Calendar An icon of a desk calendar. Cancel An icon of a circle with a diagonal line across. Caret An icon of a block arrow pointing to the right. Email An icon of a paper envelope. Facebook An icon of the Facebook "f" mark. Google An icon of the Google "G" mark. Linked In An icon of the Linked In "in" mark. Logout An icon representing logout. Profile An icon that resembles human head and shoulders. Telephone An icon of a traditional telephone receiver. Tick An icon of a tick mark. Is Public An icon of a human eye and eyelashes. Is Not Public An icon of a human eye and eyelashes with a diagonal line through it. Pause Icon A two-lined pause icon for stopping interactions. Quote Mark A opening quote mark. Quote Mark A closing quote mark. Arrow An icon of an arrow. Folder An icon of a paper folder. Breaking An icon of an exclamation mark on a circular background. Camera An icon of a digital camera. Caret An icon of a caret arrow. Clock An icon of a clock face. Close An icon of the an X shape. Close Icon An icon used to represent where to interact to collapse or dismiss a component Comment An icon of a speech bubble. Comments An icon of a speech bubble, denoting user comments. Ellipsis An icon of 3 horizontal dots. Envelope An icon of a paper envelope. Facebook An icon of a facebook f logo. Camera An icon of a digital camera. Home An icon of a house. Instagram An icon of the Instagram logo. LinkedIn An icon of the LinkedIn logo. Magnifying Glass An icon of a magnifying glass. Search Icon A magnifying glass icon that is used to represent the function of searching. Menu An icon of 3 horizontal lines. Hamburger Menu Icon An icon used to represent a collapsed menu. Next An icon of an arrow pointing to the right. Notice An explanation mark centred inside a circle. Previous An icon of an arrow pointing to the left. Rating An icon of a star. Tag An icon of a tag. Twitter An icon of the Twitter logo. Video Camera An icon of a video camera shape. Speech Bubble Icon A icon displaying a speech bubble WhatsApp An icon of the WhatsApp logo. Information An icon of an information logo. Plus A mathematical 'plus' symbol. Duration An icon indicating Time. Success Tick An icon of a green tick. Success Tick Timeout An icon of a greyed out success tick. Loading Spinner An icon of a loading spinner.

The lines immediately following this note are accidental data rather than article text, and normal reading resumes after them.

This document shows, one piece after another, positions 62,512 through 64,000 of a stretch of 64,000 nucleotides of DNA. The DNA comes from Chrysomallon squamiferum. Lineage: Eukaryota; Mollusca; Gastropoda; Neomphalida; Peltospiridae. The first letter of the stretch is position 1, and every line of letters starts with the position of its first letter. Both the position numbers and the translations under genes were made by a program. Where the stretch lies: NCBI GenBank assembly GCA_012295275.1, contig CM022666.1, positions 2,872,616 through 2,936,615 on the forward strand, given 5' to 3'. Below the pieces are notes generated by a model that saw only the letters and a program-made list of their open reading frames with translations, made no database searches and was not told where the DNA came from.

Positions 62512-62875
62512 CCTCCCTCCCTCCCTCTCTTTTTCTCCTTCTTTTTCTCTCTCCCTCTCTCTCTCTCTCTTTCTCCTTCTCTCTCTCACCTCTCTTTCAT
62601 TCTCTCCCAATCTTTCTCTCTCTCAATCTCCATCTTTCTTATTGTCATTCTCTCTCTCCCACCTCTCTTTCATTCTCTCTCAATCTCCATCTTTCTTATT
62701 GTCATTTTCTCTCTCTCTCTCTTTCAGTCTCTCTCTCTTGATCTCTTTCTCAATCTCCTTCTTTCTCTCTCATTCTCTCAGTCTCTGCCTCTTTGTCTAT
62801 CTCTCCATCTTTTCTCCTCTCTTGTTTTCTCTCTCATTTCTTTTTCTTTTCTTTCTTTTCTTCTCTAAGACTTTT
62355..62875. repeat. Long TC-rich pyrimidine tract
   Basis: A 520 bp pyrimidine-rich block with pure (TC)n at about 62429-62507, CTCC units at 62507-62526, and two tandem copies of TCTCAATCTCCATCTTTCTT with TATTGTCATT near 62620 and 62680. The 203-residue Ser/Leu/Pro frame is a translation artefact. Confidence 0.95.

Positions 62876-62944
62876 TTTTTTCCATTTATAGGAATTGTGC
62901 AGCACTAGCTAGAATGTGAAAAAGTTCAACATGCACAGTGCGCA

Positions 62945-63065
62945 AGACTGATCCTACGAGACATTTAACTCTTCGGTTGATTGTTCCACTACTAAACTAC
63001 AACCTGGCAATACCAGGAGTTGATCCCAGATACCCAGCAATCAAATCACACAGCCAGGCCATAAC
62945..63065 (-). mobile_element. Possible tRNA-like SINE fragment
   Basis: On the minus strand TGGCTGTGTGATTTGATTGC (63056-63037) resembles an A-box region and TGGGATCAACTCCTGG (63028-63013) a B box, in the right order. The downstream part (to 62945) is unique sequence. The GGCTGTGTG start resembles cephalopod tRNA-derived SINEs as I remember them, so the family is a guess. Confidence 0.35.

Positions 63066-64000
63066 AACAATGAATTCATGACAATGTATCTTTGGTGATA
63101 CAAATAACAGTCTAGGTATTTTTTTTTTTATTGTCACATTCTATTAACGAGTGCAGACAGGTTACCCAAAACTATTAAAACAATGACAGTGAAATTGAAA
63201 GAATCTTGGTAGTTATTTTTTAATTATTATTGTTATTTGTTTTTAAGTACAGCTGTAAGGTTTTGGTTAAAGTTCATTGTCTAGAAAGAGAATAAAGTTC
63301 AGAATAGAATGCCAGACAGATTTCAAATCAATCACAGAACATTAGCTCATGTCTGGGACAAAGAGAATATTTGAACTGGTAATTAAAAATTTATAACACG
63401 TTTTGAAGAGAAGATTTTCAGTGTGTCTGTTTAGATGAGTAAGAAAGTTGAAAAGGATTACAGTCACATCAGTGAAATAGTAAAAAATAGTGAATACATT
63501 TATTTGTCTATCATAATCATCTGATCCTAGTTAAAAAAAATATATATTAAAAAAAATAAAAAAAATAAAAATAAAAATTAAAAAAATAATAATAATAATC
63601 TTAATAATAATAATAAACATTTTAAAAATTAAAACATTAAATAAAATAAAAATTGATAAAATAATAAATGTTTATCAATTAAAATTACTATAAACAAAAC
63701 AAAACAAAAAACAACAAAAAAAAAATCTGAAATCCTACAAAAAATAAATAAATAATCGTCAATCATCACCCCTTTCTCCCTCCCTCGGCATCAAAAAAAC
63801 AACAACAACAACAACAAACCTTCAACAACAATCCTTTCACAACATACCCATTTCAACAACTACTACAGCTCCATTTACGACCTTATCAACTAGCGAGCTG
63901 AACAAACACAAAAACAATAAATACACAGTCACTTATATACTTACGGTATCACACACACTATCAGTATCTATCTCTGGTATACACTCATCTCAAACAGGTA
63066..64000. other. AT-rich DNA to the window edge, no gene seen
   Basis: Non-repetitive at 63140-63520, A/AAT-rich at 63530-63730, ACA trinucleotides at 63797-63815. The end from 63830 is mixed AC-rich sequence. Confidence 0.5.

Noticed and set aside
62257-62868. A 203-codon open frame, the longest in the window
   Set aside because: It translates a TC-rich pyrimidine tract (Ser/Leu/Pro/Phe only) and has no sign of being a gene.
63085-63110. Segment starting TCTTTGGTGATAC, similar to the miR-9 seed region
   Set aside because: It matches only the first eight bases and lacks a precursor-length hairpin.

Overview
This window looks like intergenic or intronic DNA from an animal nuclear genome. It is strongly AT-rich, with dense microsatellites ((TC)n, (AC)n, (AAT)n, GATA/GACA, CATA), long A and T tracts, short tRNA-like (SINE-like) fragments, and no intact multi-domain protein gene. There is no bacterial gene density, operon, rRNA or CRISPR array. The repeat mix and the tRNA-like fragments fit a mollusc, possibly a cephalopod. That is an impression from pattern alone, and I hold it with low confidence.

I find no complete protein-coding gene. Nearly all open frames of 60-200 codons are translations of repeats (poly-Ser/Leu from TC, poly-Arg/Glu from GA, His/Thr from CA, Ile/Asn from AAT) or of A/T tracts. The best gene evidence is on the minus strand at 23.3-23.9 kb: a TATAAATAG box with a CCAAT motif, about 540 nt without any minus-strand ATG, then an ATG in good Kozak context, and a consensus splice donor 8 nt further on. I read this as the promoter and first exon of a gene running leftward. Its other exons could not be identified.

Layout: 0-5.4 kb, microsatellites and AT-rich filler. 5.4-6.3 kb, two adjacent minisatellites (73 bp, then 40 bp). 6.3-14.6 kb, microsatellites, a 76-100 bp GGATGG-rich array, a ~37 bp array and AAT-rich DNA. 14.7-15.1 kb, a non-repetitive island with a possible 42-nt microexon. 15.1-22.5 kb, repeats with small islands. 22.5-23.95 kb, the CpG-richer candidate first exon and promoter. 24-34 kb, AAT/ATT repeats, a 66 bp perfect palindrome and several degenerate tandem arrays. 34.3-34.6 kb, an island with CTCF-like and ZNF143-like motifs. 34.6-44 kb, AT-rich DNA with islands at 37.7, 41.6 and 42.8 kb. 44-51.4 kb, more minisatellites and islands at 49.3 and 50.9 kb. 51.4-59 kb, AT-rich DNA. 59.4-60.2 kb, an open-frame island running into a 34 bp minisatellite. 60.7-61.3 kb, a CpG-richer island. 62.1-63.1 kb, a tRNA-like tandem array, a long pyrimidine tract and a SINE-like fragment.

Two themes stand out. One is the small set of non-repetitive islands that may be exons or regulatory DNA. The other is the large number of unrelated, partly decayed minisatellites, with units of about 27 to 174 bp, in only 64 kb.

Piers Morgan impossible to replace on Good Morning Britain, says ITV boss

Piers Morgan (Jonathan Brady/PA)
Piers Morgan (Jonathan Brady/PA)

ITV’s director of television has said it will be impossible to replace Piers Morgan on Good Morning Britain following his headline-grabbing departure last month.

Kevin Lygo indicated the current affairs show will turn to its current presenting line-up, which includes Susanna Reid and Kate Garraway, to cover for Morgan in the short term.

The journalist and television presenter, 56, left GMB following a row over comments he made about the Duchess of Sussex’s interview with Oprah Winfrey.

Oprah Winfrey interviews Duke and Duchess of Sussex
The Duke and Duchess of Sussex (Yui Mok/PA)

Mr Lygo told Deadline: “Piers is a special thing. You can’t replace somebody like him. There is nobody like Piers, for good or bad.

“We have a roster of presenters, including Ben (Shephard), Susanna (Reid), Charlotte (Hawkins) and Kate (Garraway).

“They’re all stepping up and doing a few more days than they would have done.

“We’ll mix and match until we feel what the right thing is to do. There isn’t a single person (who can replace him).”

Lygo joked he was “amazed” the former tabloid editor had remained on GMB for so long and said they had shared a “good innings”.

He insisted relations between Morgan and ITV, which also broadcasts his Life Stories interview series, remain positive.

He said: “Half the world wanted Piers dead and half the world wanted a statue erected in his favour. You need to tread a diplomatic line.

“Piers felt he was doing the right thing, felt very strongly about it, and we just felt it wasn’t quite compatible with some of the things we’re involved with. It was an amicable split.”

Last month, Morgan used a five-page diarised article in the Mail on Sunday to attack cancel culture following his departure.

He took aim at the Duke Of Sussex for his part in a “disgraceful betrayal” of the Queen and said the fallout from his criticism of Meghan was “outrageous”.

ITV announced Morgan had left the show on the evening of March 9, shortly after Ofcom said it had launched an investigation under its harm and offence rules.

It later emerged that Meghan had also made a formal complaint to Ofcom about the TV host after he said on-air that he “didn’t believe a word” of her interview with chat show host Winfrey.

Already a subscriber? Sign in

[[title]]

[[text]]